My lactation consultants had suggested this feeding tube method to help encourage milk production, but there was nothing natural about it.
While balancing formula, I would pick up my screaming baby and coax her little mouth to latch on to my nipple and this tube. Sometimes it worked, but most of the time there would be a problem with the tube or the way it was taped, and I'd have to jerry-rig the contraption all over again.
I spent thousands of dollars trying to make my body cooperate.
This is when I learned that breastfeeding is not free. I rented a hospital-grade pump; I shoved oats, lactation cookies, teas and supplements down my throat.
Trying to breastfeed began to cost my well-being and sanity.
I throbbed with anxiety as words like "supply and demand," "glandular tissue" and "prolactin levels" repeatedly etched themselves across my mind.
When I did try to breastfeed, mealtimes ended in tears and I felt like a failure. Rather than resting and holding my baby, following my lactation consultant’s advice, I would spend hours a day pumping.
One day after power pumping for an hour, I managed to express a few ounces and then knocked it over. I cried like a baby that night in my husband’s arms, devastated.
It started to dawn on me that I might not be able to keep this up.
'Fed is best'
The "breast is best" message that has reigned supreme for decades has started to be challenged by the "fed is best" message.
My experience, however, made me feel like we’re still not talking about the realities and struggles of breastfeeding enough. Even when mothers are blessed with an abundant supply, it's hard work.
If I knew earlier, maybe I wouldn't have felt so alone.
I wish my care providers provided me with better information on breastfeeding, or at least given me a heads up about supply. I wish they provided affirmative education on other ways to nourish and bond with my baby.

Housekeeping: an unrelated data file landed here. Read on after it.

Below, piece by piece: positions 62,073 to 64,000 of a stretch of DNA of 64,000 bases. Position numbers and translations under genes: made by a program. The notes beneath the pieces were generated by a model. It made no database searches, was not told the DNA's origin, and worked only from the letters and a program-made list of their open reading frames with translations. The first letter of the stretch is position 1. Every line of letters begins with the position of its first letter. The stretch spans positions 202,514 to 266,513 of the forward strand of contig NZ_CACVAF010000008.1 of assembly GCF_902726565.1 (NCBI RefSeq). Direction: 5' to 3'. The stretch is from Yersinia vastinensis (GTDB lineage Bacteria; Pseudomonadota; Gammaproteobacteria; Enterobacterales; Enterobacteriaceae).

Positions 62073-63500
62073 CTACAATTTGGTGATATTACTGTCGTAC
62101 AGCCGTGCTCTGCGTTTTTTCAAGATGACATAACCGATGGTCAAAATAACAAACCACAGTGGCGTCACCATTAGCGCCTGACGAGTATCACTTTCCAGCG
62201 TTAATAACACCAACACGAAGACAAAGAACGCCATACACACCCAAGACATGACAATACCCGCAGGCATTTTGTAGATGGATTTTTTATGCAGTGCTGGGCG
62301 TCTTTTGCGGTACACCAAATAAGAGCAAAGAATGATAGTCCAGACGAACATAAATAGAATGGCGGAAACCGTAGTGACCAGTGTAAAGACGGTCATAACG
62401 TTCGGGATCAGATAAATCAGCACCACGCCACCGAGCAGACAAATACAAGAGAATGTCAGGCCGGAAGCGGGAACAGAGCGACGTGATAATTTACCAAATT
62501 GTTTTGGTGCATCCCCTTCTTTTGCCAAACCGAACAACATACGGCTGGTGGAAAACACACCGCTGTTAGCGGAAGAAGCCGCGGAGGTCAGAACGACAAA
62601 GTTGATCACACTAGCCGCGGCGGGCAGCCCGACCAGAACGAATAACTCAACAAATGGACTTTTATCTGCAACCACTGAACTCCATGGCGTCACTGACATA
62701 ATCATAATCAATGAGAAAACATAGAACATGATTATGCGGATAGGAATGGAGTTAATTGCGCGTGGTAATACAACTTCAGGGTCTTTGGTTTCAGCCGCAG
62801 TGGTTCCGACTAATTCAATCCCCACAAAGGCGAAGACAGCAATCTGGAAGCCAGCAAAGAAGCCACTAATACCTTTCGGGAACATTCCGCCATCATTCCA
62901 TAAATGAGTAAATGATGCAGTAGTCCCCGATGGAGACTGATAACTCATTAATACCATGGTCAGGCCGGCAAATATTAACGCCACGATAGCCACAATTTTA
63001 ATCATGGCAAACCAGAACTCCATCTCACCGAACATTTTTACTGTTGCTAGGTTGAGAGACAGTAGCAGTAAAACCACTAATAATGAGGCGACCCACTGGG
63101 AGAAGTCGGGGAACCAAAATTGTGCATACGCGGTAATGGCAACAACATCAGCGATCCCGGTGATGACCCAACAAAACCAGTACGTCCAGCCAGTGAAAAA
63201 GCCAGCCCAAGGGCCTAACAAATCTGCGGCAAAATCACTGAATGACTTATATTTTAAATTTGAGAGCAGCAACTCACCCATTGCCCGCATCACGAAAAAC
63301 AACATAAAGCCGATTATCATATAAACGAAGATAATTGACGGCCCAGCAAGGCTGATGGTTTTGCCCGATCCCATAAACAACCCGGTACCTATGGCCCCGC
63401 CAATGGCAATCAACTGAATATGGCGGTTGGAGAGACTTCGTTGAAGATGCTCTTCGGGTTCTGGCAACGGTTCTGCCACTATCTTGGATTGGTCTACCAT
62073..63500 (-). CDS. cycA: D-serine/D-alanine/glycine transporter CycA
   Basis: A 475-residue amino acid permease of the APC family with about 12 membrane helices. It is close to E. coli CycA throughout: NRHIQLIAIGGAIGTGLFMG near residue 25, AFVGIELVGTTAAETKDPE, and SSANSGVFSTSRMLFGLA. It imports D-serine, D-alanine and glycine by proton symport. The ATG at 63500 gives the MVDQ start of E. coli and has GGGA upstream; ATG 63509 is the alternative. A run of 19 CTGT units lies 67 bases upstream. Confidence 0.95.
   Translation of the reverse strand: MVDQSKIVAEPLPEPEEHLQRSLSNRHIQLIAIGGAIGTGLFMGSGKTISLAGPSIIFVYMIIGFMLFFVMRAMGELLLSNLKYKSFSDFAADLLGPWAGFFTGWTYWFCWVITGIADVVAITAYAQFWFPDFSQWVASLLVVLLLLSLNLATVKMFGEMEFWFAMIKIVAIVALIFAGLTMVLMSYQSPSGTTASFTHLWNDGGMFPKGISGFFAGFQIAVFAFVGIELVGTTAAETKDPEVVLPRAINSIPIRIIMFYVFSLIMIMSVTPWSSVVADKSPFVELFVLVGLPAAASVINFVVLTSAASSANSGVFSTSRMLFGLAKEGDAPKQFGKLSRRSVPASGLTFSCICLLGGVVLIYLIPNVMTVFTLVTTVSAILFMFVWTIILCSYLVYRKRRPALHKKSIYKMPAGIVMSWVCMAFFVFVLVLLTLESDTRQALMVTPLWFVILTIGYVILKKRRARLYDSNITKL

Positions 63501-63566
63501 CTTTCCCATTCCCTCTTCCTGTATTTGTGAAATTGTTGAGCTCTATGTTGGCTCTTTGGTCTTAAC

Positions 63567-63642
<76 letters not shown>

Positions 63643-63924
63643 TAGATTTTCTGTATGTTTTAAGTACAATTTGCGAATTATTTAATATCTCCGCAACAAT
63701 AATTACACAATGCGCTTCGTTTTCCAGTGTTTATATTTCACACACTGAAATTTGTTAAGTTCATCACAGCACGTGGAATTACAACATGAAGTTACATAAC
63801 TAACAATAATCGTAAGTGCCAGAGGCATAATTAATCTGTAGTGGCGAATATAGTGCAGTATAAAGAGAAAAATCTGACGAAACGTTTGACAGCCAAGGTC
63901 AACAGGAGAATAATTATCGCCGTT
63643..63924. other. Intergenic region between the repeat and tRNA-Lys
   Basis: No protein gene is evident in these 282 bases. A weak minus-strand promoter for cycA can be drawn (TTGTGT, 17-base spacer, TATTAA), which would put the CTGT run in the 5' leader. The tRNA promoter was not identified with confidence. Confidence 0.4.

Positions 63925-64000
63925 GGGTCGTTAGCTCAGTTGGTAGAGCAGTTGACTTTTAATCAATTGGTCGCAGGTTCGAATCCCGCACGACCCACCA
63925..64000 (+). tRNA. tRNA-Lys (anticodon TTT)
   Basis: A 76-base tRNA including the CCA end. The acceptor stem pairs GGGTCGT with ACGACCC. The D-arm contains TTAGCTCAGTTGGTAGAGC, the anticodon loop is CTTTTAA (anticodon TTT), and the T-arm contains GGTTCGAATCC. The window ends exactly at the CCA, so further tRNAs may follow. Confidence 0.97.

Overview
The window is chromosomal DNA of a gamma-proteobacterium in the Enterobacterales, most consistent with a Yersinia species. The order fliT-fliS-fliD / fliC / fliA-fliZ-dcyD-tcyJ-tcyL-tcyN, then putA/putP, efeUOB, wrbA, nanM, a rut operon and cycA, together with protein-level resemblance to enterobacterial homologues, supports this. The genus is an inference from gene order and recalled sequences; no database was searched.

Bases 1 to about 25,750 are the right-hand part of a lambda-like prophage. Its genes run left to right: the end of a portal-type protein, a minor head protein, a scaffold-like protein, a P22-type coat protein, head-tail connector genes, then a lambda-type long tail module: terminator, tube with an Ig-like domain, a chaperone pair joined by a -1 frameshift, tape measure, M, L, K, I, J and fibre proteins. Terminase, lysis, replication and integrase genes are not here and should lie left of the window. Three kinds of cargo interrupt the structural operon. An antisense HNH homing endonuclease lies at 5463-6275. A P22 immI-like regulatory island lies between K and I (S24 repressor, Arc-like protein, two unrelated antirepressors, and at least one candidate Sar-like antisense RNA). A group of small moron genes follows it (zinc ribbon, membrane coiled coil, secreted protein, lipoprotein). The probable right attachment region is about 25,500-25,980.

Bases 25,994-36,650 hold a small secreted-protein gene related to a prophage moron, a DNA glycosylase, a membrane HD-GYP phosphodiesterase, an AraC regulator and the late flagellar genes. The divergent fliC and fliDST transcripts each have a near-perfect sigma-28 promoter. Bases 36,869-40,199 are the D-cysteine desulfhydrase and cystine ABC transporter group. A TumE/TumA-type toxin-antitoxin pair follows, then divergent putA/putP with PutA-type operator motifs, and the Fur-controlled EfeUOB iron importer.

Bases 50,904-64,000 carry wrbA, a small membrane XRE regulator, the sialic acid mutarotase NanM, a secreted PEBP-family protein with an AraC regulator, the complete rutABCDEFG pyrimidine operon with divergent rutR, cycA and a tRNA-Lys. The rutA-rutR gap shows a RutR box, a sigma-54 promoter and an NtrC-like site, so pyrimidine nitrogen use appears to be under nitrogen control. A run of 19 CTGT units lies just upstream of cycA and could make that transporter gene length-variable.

In "Firefly Lane," when Mularkey accepts feeding her daughter with a bottle, and they sit together on the couch as a family, she smiles. I felt so envious of that moment — because it took me so much longer to find that peace.
About 88 per cent of mothers use formula in the first six months of their babies life, according to a study. The study's findings indicate a gap in messaging from health professionals and policymakers to protect the well-being of mothers vulnerable to negative feelings about formula feeding.
The study also suggests the reasons for these negative feelings often come from external sources like the commentary on social platforms, "mummy‐wars" between breastfeeding and formula-feeding mothers.
There's also a perception that health professionals consider formula inferior to breast milk.
Breastfeeding can be a positive experience — when it works. But the way it’s glorified and projected on new mothers desperately needs to be addressed.
As someone who went through the struggle, I wish I’d been exposed to more positive messaging about feeding babies with bottles, and that every ounce of formula milk is also a testament to my love.